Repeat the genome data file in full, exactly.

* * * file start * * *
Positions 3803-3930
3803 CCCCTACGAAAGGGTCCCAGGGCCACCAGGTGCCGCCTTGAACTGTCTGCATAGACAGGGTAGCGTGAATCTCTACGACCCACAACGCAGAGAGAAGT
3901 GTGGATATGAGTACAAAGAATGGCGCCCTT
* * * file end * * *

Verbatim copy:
Positions 3803-3930
3803 CCCCTACGAAAGGGTCCCAGGGCCACCAGGTGCCGCCTTGAACTGTCTGCATAGACAGGGTAGCGTGAATCTCTACGACCCACAACGCAGAGAGAAGT
3901 GTGGATATGAGTACAAAGAATGGCGCCCTT